This year's flu season is among the worst outbreaks in years, with over 3,800 hospitalizations already reported. It's prompted Senator Amy Klobuchar to, this week, call for increased research into a more effective flu vaccine. She and others in Congress plan to introduce legislation, called the Flu Vaccine Act, that will fund additional research. 

Preliminary figures released by the Centers for Disease Control (CDC) on Thursday suggest this season's flu vaccine is 36 percent effective. But there is one piece of good news: In children younger than 9, it offers much better protection, reducing by more than half the risk of becoming so sick that they need to see a doctor. Children younger than 5, and especially those younger than 2, are among the groups at highest risk for developing flu-related complications, per the CDC. At this young age, kids lack fully-developed immune systems needed to fight the virus.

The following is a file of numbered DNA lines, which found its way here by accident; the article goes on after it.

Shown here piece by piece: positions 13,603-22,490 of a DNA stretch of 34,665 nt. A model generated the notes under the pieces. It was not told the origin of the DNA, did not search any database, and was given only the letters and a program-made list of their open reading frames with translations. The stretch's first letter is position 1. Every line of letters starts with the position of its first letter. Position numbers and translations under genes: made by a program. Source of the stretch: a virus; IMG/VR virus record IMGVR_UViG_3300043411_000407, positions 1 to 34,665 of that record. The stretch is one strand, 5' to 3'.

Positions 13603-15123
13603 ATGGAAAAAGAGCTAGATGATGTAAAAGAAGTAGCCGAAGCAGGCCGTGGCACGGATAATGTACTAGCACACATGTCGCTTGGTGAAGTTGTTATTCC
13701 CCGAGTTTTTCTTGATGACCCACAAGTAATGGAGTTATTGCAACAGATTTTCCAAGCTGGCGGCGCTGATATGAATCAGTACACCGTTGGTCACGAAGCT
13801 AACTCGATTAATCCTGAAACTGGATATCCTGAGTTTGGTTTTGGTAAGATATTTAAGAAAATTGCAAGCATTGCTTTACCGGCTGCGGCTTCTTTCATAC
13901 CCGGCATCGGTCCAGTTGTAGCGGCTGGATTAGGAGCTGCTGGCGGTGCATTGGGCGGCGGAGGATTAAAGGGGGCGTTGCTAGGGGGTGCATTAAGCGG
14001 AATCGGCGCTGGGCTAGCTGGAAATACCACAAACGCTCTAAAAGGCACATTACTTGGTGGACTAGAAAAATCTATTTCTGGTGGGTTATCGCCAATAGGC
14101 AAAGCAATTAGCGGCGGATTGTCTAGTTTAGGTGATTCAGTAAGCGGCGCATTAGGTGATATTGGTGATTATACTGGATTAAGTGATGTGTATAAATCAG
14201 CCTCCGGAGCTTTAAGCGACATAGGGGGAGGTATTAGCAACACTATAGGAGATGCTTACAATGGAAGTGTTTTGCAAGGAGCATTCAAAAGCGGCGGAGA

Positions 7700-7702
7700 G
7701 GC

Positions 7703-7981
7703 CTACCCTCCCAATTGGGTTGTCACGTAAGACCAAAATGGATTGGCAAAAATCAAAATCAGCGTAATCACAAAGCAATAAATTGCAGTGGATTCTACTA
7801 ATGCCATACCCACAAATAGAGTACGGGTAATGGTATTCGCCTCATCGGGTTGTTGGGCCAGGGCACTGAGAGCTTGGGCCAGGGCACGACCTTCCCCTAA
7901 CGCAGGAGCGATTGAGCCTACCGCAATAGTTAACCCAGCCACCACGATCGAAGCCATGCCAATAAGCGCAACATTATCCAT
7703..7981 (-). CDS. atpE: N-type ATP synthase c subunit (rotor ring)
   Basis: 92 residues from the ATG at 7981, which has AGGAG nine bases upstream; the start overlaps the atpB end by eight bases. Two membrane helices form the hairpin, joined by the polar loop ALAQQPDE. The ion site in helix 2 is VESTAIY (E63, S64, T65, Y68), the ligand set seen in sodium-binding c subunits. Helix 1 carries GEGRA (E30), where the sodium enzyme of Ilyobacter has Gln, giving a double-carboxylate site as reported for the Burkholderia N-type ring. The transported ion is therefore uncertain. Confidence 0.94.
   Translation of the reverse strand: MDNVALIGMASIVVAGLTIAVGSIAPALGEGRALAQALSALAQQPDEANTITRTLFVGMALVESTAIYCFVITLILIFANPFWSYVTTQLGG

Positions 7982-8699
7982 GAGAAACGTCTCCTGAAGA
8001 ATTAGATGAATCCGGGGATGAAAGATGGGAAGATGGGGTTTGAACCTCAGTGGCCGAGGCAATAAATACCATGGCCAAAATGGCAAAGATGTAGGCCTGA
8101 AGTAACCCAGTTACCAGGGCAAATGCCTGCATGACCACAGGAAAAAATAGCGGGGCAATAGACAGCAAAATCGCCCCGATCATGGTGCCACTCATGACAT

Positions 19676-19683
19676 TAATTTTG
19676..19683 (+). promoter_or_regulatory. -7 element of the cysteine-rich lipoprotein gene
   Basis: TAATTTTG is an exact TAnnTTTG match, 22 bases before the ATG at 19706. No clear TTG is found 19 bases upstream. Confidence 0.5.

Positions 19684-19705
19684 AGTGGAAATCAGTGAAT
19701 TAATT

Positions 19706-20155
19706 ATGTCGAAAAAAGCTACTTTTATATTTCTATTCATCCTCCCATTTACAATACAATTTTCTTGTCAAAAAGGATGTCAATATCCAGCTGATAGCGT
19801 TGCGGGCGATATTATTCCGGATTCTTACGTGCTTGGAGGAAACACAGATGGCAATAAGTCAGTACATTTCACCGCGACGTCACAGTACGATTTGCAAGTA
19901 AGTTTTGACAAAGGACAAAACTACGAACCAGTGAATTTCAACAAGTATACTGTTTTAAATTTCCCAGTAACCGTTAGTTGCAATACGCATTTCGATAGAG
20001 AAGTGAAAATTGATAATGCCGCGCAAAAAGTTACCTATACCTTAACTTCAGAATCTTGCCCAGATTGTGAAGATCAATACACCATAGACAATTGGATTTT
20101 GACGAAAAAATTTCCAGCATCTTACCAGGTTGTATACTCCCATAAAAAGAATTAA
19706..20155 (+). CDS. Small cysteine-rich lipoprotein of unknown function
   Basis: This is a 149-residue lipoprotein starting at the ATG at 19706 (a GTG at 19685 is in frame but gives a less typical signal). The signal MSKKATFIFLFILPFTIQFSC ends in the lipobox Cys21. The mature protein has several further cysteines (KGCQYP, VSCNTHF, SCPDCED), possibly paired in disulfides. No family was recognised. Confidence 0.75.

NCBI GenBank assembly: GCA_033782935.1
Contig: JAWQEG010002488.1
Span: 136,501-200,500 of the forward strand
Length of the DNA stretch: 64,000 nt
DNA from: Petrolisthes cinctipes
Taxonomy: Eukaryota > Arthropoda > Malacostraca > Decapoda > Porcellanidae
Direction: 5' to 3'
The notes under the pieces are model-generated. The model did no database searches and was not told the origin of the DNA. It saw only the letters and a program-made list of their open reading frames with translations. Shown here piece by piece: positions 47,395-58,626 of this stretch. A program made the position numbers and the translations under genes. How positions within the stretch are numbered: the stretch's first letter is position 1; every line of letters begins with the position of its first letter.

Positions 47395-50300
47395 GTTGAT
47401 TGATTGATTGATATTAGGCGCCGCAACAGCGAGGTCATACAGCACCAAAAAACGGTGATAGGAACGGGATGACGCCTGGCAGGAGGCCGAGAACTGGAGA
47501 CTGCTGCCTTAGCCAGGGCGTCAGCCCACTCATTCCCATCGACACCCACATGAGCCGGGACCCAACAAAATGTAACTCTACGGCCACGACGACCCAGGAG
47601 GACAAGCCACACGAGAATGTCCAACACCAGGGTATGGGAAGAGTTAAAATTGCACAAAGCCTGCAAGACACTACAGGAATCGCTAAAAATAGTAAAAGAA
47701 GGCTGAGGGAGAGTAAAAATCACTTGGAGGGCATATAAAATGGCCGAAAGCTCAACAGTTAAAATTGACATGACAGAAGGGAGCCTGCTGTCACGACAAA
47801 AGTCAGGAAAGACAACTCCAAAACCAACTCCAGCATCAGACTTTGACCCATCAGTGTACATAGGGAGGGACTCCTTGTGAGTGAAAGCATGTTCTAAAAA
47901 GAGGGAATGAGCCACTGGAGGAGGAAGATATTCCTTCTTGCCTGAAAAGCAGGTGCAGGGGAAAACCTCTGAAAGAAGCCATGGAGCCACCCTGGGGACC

flu vaccine and needle

Risk is further escalated for children who have complex medical conditions. The CDC describes this high-risk group as “people who have neurological and neurodevelopmental conditions, including disorders of the brain, spinal cord, peripheral nerve, and muscle such as cerebral palsy, epilepsy, stroke, intellectual disability, moderate to severe developmental delay, muscular dystrophy, or spinal cord injury.”

For medically fragile children, vaccination isn’t a question. It’s a necessity. And for those around them, it’s a responsibility. "Flu vaccines are so important for children who have complex conditions because they are more vulnerable to complications from sickness,” says Madeleine Gagnon, MD, a complex care pediatrician at Gillette. “Coughing and swallowing can already be difficult for a child who has low muscle function, and the flu only makes these symptoms harder to manage.” 

While not 100 percent foolproof, a flu vaccination is still the best protection against a serious case of the flu. Thorough hand-washing, avoiding close contact (if possible) with those who are sick, getting plenty of rest and proper nutrition can also help bolster the immune system. 

Show Results